I don’t know if I’ve described it well. It’s a bunch of thoughts that are hard to give shape to. You feel it creeping in you and try to figure it out afterwards.
I read something the other day which maybe gives a better sense of what I’m talking about. This is by John Williams novel Augustus, and this is Augustus, the great Roman emperor, commenting near the end of his life:
I have come to believe that in the life of every man, late or soon, there is a moment when he knows beyond whatever else he might understand, and whether he can articulate the knowledge or not, the terrifying fact that he is alone, and separate, and that he can be no other than the poor thing that is himself.
Does it make sense now? For all we do, the people we meet, the love we feel, the things we join with, everything leads to a dwindling point we paper over with these experiences.
The other thought was in some ways in contradiction to such a bleak outlook. Regardless of how it ends that is the life worth living, I thought. To be active of mind, curious, inquiring, restless, engaged with the world beyond the front gate and the margins of the family group. This is the life I want and, watching this, felt how much I missed it.
That must be my goal, I thought. One goal of many perhaps. I’m not Gore Vidal, and can’t aspire to his influence, but it isn’t about that. It’s not about peddling influence, it’s about engaging with the intellectual, cultural and societal issues and trends of the day. The choice is between being a passive observer of these things, and seeking to both understand and act within them. Be the earth, rather than the moon. You could argue that is who I have been most of my adult life – and sure, I’ve always had an opinion and been happy to share it. The evidence is before your eyes.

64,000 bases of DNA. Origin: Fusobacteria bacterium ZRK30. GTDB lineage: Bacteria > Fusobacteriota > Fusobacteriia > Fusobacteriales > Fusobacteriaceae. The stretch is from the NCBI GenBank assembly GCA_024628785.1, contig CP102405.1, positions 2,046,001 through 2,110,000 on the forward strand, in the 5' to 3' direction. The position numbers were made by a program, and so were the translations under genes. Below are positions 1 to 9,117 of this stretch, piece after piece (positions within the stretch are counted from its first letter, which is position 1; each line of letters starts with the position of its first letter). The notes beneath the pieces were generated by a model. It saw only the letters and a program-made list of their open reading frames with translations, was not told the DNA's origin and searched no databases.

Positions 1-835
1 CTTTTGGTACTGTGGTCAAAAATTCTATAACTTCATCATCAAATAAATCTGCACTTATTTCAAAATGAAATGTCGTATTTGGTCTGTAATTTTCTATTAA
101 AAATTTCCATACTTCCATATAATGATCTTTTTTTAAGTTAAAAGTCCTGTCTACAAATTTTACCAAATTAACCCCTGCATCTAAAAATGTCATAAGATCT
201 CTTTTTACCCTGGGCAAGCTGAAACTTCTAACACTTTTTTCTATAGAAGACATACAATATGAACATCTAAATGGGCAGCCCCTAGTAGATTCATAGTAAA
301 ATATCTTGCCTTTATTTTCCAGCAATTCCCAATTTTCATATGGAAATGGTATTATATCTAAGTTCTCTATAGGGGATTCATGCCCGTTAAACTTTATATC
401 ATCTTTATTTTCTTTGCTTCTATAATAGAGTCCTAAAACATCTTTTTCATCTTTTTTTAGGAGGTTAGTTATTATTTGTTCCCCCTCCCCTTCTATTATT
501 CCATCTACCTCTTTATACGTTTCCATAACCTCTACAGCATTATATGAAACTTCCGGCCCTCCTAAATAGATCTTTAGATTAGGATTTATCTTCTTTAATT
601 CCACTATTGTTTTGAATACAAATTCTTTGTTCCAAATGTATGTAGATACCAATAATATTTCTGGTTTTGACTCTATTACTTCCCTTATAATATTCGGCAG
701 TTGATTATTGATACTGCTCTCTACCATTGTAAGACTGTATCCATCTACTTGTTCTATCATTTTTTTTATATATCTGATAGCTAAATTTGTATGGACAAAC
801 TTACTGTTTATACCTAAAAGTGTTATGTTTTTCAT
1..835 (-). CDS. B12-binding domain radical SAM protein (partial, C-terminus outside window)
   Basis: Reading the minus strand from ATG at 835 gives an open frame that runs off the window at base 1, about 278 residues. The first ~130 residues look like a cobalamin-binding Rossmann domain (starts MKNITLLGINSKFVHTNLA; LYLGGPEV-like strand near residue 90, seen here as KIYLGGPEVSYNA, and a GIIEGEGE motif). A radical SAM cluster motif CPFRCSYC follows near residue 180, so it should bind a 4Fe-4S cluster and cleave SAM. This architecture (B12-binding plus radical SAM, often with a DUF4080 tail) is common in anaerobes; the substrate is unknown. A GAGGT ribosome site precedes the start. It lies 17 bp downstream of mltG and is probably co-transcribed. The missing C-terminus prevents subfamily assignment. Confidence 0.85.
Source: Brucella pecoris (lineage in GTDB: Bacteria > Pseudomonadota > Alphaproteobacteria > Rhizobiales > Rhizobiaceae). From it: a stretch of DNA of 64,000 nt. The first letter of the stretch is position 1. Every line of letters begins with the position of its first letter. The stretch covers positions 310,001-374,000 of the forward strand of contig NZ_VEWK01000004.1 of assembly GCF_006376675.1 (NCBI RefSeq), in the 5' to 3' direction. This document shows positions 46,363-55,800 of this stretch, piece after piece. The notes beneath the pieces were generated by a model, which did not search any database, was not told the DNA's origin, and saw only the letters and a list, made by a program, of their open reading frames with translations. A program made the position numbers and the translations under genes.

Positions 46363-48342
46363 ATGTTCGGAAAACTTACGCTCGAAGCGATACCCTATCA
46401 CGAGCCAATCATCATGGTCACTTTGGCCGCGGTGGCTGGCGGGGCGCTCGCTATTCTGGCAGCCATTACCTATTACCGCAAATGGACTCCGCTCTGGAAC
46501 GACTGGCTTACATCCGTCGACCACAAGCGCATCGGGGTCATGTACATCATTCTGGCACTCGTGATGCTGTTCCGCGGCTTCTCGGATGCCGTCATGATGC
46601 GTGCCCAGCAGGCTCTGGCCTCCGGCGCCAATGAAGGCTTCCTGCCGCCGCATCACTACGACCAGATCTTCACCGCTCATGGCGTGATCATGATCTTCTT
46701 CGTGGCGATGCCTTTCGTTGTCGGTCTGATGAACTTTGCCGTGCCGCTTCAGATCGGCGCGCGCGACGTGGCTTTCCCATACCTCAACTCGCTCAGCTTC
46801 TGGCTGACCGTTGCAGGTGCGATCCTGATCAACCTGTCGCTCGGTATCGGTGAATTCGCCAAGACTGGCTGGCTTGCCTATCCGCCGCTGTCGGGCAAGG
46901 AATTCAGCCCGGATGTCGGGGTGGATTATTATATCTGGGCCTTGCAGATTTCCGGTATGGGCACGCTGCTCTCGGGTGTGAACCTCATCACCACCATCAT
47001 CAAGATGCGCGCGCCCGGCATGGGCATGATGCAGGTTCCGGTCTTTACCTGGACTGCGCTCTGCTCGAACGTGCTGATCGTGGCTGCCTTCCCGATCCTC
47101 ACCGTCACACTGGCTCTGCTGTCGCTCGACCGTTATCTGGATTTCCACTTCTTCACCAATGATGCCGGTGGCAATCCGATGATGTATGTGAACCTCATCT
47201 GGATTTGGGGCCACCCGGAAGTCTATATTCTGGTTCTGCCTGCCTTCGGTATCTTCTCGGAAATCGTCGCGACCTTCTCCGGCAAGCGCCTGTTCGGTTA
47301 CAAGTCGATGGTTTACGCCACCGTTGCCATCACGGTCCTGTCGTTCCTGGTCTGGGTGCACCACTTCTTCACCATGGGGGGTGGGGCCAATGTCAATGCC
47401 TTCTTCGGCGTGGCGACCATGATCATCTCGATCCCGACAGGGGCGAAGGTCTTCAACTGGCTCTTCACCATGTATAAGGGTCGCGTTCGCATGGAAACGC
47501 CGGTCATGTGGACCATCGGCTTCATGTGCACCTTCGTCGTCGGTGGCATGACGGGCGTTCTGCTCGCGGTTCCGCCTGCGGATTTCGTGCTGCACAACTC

It goes beyond that now I think. In the past I’ve accepted that much of the world about me is more interested in getting by than it is in seeking understanding. I’ve had the odd interesting dinner party conversation, but for the most part those parts of me are kept mute because the audience for it is not there. To be that person and remain silent about it seems a denial of self. What good if I only speak out here?
These are old thoughts in many ways, though recycled might be a more apt term. That’s how we live, things drop in and drop out, press and fall back. In my case I’ve had other things to occupy me, and so notions like this drop from the forefront of your mind to somewhere at the back of it. I understand the why of that, but surely if we are to live truly then we have to remember what means, and not forget it again.
For a long time I’ve been living nowhere but in the here and now, and higher notions have been pushed to one side. There’s been little choice in that because there has been so much for me to deal with and manage daily, day after day. It’s been survival mode, and when you’re in that mode it’s hard to look too far ahead. You’re just scrambling all the time.
I need a break from that, and that will come, and maybe sooner than I thought. When that happens I need to know who I want to be. This much I know, but there is much more that is still to be pieced together. I suspect in many ways I am a different man to what I was before, but will not know that properly until things stop and I can be that person completely. I need to look beyond the here and now to what can be. Hope lives in the future, and if you never look to it sometimes you miss it.